Every year on the anniversary of September 11, many Americans stop and remember the 3,000 people that lost their lives on that tragic day. Now, 10 years later, as the world stopped to remember September 11, the students, staff, and faculty of Georgian Court University took a moment to reflect on the events and remember the victims that were affected on that tragic day.

A group of about 40 people came together at a candlelight vigil at the Peace Pole on September 12, 2011. The ceremony began with everyone in attendance receiving a thin white candle. Only one candle was lit with a lighter, then the others were lit by everyone sharing the flame.

The people that were in attendance stood in a horseshoe shape around the Peace Pole, while the three speakers of the group stood in the center.

The ceremony started at 7:30 p.m. and the first speaker of the group was Samantha Arias.

“We are here tonight to honor and remember those who lost their lives on 9/11,” she said.

Jennifer, the Secretary of the Student Government Association and the President of the Poetry Club, gave an inspiring speech which detailed the events, victims, and families that were affected by that day.  After all the speakers were finished, the group was then asked to bow their heads to pray and have a moment of silence for those who were lost. While everyone was praying and remembering the events of September 11, one of the speakers told the group to blow out their candles when they are done remembering. Some people in the group blew out their candles a few moments after they were told to blow them out, others waited for a few minutes before blowing out their candles. The speakers then gathered up all of the candles and the group went their separate ways.

The events of September 11, 2001, will never be forgotten. Although 10 years have passed, September 11 makes many Americans stop and remember. Some remember the events, the innocent victims who lost their lives just going about their normal day, or some stop to reflect on where they were. Perhaps it is a combination of everything.

Like the thousands of Americans who remembered where they were on September 11, so did the speakers of the candlelight vigil.,

“I was in Georgia, Ms. Jones, 5th grade…I didn’t know that the country was attacked and didn’t realize how important the Twin Towers were to America,” said Jennifer.

Shinade Ramirez, Vice President of GCU’s Student Government Association, also recalled where she was on that day.

“I was in school, 5th grade music class,” Ramirez said. She also went on to say that her music teacher’s wife was in Tower Two and he was panicked.  “My father was delivering and was about to walk into Tower Two….we didn’t hear from him for about two to three days later,” she added.

Samantha Arias also spoke about where she was on September 11.

“I was at recess…6th grade…We were outside, and then the teachers called us back inside, the teachers were all panicked,” she said. “We went home early….then I saw what happened on TV…I thought it was a movie, I couldn’t believe it.”

After 10 years of remembering and honoring the people affected by 9/11, it seems to have had an effect on every American.

“(September 11) made me proud to be an American…and I take pride in living in America….and to appreciate life,” Ramirez said.“I was young and naive to the world….Hate and war didn’t exsist….it opened my eyes and made me more fearful,” Arias said.

September 11, 2001 for many Americans, was their real first act terrorism that many watched unfold on live television. Although it has been 10 years since the events, as a nation we will never forget. September 11th left a hole in the heart of the American people, however ceremonies like the Candlelight Vigil help us to heal and remember.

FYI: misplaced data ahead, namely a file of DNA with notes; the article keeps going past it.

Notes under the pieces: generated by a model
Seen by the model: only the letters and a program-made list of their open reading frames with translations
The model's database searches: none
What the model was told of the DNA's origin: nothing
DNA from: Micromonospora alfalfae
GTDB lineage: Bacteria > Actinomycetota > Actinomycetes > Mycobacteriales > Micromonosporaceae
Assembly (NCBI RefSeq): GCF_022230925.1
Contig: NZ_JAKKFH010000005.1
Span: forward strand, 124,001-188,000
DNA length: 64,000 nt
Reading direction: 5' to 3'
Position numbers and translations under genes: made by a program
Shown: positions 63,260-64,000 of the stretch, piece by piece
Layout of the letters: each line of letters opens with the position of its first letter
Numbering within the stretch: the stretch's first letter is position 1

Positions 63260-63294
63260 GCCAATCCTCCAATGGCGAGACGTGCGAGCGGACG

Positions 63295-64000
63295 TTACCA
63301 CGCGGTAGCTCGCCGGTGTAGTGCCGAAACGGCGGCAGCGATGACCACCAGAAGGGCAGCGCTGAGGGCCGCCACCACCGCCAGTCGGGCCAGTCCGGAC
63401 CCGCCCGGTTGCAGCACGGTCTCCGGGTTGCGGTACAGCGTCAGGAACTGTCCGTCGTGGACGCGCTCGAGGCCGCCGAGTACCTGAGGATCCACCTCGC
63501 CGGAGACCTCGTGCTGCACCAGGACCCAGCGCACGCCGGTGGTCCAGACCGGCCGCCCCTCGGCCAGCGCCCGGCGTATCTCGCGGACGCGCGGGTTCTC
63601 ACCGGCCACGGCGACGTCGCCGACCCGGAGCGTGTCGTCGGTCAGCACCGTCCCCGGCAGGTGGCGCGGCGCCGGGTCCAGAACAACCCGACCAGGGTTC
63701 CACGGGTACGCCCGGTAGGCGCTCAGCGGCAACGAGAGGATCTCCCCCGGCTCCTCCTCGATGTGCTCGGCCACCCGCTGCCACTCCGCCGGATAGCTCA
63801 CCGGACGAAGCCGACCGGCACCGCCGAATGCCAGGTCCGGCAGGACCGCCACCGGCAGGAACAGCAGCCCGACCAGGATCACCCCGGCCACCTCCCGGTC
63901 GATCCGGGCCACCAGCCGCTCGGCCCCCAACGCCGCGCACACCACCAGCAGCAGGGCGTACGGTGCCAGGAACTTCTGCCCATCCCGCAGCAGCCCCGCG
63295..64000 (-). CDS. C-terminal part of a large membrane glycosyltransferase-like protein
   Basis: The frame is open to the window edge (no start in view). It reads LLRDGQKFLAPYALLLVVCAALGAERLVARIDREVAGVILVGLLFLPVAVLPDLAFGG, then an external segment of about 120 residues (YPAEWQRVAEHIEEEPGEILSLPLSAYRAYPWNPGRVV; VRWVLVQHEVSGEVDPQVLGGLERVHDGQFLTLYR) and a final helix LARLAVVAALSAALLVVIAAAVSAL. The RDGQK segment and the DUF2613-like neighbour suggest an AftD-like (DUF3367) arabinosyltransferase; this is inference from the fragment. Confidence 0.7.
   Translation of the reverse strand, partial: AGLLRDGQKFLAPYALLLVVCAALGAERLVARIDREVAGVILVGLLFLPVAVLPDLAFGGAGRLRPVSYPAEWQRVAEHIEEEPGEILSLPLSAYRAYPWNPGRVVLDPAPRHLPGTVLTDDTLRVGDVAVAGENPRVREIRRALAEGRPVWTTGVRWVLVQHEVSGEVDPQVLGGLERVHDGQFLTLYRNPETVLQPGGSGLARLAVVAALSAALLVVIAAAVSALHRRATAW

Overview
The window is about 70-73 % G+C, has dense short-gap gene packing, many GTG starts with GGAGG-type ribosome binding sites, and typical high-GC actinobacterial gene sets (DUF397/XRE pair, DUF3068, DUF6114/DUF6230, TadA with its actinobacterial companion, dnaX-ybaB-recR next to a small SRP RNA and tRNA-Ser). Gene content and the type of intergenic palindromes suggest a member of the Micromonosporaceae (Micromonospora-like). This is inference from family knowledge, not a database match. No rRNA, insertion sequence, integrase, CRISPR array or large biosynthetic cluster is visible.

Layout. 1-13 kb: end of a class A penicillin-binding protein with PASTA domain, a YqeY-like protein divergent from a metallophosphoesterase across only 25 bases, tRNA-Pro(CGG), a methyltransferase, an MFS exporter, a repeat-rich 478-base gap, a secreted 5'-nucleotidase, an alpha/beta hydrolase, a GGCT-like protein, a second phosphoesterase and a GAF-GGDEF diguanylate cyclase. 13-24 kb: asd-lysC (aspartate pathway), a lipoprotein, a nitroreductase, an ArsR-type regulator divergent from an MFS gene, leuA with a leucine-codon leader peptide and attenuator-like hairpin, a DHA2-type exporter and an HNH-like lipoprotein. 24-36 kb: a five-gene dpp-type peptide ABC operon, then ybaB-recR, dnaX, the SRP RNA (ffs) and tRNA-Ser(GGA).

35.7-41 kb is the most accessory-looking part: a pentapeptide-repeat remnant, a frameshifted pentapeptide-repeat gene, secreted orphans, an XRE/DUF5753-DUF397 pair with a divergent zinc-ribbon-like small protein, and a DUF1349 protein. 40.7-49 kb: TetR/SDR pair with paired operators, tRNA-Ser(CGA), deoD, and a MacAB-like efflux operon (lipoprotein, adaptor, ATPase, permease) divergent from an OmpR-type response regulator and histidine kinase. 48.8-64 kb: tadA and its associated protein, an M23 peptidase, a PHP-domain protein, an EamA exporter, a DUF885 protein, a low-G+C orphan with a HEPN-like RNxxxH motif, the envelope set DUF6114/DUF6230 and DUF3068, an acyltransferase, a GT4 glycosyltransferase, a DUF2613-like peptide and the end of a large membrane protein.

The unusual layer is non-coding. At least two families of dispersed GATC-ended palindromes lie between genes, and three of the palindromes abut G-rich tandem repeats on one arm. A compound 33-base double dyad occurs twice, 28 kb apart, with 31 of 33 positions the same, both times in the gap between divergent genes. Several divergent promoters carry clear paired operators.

Kean to GCU: ‘We are safer, but not totally safe’

GCU's Bob Louden, who directs the criminal justice program at the university, joined President Rosemary E. Jeffries (second from left), the Hon. Thomas H. Kean, and Ocean County Prosecutor Marlene Lynch Ford (a GCU alumna), during the event.

More than 250 people turned out to hear former New Jersey Gov. Thomas H. Kean talk about the incredible changes America has seen since the events of Sept. 11, 2001. His talk, “9/11: A Decade Later,” was held in the historic Casino where students, faculty, staff and community residents listened intently to the man who also served as chairman of the 9/11 Commission.

Now more than ever, Americans need to understand that “we cannot go it alone,” Kean told the audience. “If we really cooperate, we can all be safer.”  That level of cooperation extends to supporting countries that are trying to expand their own economic and educational opportunities, as well as supporting democracy abroad.The former governor, who was tapped in 2002 by then-President George W. Bush to lead the investigative commission, talked candidly about the group’s achievements, and goals that have yet to be realized.

“What I learned about secrets in Washington is that they shouldn’t be secrets,” he said, underscoring the need to de-classify information that he believes Americans would be better off knowing.

“Are we safe? Yes, we’re much safer than we were before Sept. 11, but we’re not safe enough, not yet,” he said.

“Our biggest threat today is not in Afghanistan or Pakistan,” he said. “It comes from those wild, ungoverned parts of thw world. They have neither the desire or power for a big attack, but they are likely to plan smaller attacks. We’ve gotten pretty darn good at stopping unwanted people from coming into the country, but what’s happening now is that attackers are recruiting U.S. citizens—over the Internet. We have to be aware of this and get ahead of it.”

Look for extended coverage of Kean’s speech and other related activities in the fall edition of GCU Magazine.